NYPD Says Talking About Its IMSI Catchers Would Make Them Vulnerable to Hacking

Written by Joseph Cox

September 16, 2016 // 10:25 AM EST


Typically, cops don't like talking about IMSI catchers, the powerful 
surveillance technology used to monitor mobile phones en masse. In a recent 
case, the New York Police Department (NYPD) introduced a novel argument for 
keeping mum on the subject: Asked about the tools it uses, it argued that 
revealing the different models of IMSI catchers the force owned would make the 
devices more vulnerable to hacking.

Civil liberties activists are not convinced. Christopher Soghoian from the 
American Civil Liberties Union (ACLU) wrote in an affidavit as part of a 
petition against the NYPD’s decision not to share this information, “It would 
be a serious problem if the costly surveillance devices purchased by the NYPD 
without public competitive bidding are so woefully insecure that the only thing 
protecting them from hackers is the secrecy surrounding their model names.”

The New York Civil Liberties Union (NYCLU), an affiliate of the ACLU, has been 
trying to get access to information about the NYPD’s IMSI catchers under the 
Freedom of Information Law. These devices are also commonly referred to as 
“stingrays”, after a particularly popular model from Harris Corporation. 
Indeed, the NYCLU wants to know which models of IMSI catchers made by Harris 
the police department has.

“Public disclosure of this information, and the amount of taxpayer funds spent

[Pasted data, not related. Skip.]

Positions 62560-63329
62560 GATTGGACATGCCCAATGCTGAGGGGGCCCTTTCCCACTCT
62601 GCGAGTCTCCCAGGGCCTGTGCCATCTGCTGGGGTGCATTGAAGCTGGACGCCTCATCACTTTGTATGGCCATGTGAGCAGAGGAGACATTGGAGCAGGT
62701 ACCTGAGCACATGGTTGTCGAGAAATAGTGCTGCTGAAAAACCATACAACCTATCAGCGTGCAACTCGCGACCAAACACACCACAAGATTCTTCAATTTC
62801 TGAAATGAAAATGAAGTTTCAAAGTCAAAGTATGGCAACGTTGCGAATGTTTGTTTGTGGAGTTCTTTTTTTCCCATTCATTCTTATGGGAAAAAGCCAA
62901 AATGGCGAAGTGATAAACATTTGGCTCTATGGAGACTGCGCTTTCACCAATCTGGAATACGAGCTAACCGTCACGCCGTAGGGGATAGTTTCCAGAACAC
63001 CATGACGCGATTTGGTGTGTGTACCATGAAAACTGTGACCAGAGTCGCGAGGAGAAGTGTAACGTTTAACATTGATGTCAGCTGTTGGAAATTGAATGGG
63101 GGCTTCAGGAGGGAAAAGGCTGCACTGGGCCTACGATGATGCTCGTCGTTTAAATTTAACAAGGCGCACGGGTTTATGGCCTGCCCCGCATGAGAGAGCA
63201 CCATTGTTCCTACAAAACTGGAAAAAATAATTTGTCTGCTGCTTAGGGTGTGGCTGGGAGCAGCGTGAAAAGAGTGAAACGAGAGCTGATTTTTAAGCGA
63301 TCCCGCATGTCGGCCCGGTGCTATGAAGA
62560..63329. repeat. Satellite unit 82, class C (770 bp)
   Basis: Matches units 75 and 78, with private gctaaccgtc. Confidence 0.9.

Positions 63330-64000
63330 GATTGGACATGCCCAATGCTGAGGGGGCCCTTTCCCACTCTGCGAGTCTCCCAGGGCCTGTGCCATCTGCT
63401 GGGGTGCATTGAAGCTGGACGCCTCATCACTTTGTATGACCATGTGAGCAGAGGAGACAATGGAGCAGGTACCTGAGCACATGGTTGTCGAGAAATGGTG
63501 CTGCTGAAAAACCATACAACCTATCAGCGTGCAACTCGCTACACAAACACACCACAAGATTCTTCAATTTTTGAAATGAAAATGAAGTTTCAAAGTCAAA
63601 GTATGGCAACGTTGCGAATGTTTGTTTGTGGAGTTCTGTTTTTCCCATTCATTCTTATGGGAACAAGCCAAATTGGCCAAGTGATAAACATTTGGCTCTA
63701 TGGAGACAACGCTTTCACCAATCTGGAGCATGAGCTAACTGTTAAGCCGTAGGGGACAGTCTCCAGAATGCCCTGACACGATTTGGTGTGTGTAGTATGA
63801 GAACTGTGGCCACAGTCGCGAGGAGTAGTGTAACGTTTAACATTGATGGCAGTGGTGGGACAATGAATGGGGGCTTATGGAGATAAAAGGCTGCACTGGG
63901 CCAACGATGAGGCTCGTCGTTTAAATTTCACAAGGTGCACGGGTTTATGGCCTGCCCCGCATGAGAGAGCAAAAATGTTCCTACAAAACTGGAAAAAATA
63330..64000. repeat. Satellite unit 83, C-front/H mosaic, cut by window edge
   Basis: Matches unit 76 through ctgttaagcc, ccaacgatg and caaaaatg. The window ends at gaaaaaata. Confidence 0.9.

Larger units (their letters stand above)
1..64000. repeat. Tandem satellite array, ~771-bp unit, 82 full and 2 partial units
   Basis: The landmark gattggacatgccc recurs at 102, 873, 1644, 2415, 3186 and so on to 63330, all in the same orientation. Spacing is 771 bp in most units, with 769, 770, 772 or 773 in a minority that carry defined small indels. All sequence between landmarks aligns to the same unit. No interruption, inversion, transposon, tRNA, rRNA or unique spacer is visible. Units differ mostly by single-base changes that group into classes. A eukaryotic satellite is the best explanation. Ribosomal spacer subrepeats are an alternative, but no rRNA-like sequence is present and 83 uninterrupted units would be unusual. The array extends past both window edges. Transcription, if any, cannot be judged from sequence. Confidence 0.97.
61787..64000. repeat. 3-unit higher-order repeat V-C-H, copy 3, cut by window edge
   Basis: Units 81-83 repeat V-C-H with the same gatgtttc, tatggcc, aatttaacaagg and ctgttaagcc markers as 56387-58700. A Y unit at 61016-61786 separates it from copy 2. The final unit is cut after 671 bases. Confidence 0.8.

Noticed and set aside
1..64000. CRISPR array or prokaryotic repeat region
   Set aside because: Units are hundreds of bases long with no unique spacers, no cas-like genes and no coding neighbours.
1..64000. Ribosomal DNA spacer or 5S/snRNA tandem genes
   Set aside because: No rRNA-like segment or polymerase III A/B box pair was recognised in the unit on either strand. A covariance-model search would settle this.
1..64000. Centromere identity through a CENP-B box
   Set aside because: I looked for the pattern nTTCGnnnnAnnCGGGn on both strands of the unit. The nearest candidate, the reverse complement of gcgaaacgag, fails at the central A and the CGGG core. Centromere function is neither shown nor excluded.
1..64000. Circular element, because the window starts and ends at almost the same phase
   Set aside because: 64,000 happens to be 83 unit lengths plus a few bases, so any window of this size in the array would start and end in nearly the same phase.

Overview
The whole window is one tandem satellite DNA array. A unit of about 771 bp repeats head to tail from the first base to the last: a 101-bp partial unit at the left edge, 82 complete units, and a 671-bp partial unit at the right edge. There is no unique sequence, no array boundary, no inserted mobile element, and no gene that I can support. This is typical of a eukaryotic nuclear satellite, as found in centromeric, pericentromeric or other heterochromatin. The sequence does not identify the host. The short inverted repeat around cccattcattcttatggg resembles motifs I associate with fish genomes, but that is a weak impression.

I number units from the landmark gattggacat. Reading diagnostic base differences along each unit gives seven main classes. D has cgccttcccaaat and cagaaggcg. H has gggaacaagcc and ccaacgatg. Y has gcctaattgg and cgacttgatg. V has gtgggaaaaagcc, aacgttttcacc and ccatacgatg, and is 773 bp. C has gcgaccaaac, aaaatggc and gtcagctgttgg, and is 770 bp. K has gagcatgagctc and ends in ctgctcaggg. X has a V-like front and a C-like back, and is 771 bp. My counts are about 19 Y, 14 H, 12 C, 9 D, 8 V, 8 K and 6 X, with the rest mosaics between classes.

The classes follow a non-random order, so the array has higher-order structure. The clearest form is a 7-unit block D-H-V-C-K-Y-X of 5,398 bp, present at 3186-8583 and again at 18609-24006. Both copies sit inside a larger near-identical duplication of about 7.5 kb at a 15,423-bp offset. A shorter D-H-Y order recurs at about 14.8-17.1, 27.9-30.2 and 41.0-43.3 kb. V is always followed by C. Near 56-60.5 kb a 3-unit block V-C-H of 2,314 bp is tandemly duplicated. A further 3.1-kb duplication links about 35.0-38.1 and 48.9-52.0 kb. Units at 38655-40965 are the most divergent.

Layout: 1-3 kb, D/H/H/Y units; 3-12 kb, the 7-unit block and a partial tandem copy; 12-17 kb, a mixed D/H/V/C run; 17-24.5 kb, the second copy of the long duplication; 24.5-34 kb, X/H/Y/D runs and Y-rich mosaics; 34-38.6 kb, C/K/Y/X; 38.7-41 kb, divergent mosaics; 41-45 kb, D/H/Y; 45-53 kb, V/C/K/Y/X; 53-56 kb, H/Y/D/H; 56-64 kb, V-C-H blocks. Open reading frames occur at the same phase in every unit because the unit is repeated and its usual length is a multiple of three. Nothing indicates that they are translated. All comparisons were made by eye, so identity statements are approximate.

to buy the devices, directly advances the Freedom of Information Law’s purpose 
of informing a robust public debate about government actions,” the NYCLU writes 
in a court filing. The group has requested documents that show how much money 
has been spent on the technology.

Read More: Privacy Activists Launch Database to Track Global Sales of 
Surveillance Tech

After the NYPD withheld the records, the FOI request was escalated to a 
lawsuit, which is where the NYPD’s strange argument comes in (among others).

“Public disclosure of the specifications of the CSS [cell site simulator] 
technologies in NYPD's possession from the Withheld Records would make the 
software vulnerable to hacking and would jeopardize NYPD's ability to keep the 
technologies secure,” an affidavit from NYPD Inspector Gregory Antonsen, dated 
August 17, reads.

Antonsen then imagines a scenario where a “highly sophisticated hacker” could 
use their knowledge of the NYPD's Stingrays to lure officers into a trap and 
ambush them.

But Soghoian responded in his affidavit, “There is no legitimate cybersecurity 
justification to keeping secret the names of the particular Harris products 
used by the NYPD.”

The financial documents requested by the NYCLU won't include the sort of detail 
needed by a hacker to break into or otherwise tamper with these devices, and 
the group has said the NYPD can redact extra information, such as which network 
the devices target.

According to Soghoian, none of the purchase or invoice records for Stingrays he 
has seen have revealed which specific software updates an agency has used—“just 
as records revealing that an agency had purchased iPhones for officers would 
not reveal which particular iOS security updates the agency had or hadn't 
installed on those devices,” he adds.

It's better to burn out than fade away.

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